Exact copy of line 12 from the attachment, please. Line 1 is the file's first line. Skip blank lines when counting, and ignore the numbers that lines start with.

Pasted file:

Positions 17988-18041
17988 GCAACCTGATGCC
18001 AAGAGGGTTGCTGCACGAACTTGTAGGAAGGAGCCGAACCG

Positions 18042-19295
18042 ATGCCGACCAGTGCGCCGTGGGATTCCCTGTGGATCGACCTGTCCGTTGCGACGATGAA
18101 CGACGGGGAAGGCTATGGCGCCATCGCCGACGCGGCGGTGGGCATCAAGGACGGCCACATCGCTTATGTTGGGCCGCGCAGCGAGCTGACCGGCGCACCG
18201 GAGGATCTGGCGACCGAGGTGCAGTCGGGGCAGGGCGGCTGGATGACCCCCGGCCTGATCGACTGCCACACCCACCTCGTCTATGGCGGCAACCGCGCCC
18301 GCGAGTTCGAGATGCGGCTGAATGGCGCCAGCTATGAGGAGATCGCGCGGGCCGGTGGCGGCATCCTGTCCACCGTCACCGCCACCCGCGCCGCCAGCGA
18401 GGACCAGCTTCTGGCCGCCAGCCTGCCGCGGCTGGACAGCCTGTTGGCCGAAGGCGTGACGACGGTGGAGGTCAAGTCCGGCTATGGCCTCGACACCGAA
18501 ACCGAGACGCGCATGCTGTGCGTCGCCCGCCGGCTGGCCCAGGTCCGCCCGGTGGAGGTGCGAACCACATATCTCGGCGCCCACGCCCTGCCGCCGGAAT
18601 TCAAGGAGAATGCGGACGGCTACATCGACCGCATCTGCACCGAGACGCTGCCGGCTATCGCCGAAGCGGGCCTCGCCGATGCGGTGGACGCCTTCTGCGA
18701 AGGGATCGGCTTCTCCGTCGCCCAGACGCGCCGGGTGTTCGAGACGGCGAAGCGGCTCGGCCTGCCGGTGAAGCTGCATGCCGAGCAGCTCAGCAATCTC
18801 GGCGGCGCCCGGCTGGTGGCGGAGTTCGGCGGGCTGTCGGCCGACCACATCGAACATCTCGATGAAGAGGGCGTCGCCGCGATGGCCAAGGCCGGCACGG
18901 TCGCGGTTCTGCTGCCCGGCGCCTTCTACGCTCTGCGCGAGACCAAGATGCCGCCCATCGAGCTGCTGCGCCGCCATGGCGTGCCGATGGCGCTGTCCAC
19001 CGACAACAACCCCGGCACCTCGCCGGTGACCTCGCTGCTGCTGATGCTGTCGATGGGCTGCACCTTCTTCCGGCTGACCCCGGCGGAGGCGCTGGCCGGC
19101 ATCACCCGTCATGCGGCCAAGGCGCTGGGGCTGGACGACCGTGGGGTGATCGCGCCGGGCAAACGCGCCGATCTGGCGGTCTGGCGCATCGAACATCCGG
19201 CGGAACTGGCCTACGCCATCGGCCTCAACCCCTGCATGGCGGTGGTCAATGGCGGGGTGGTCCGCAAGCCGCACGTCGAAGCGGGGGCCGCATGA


18701 AGGGATCGGCTTCTCCGTCGCCCAGACGCGCCGGGTGTTCGAGACGGCGAAGCGGCTCGGCCTGCCGGTGAAGCTGCATGCCGAGCAGCTCAGCAATCTC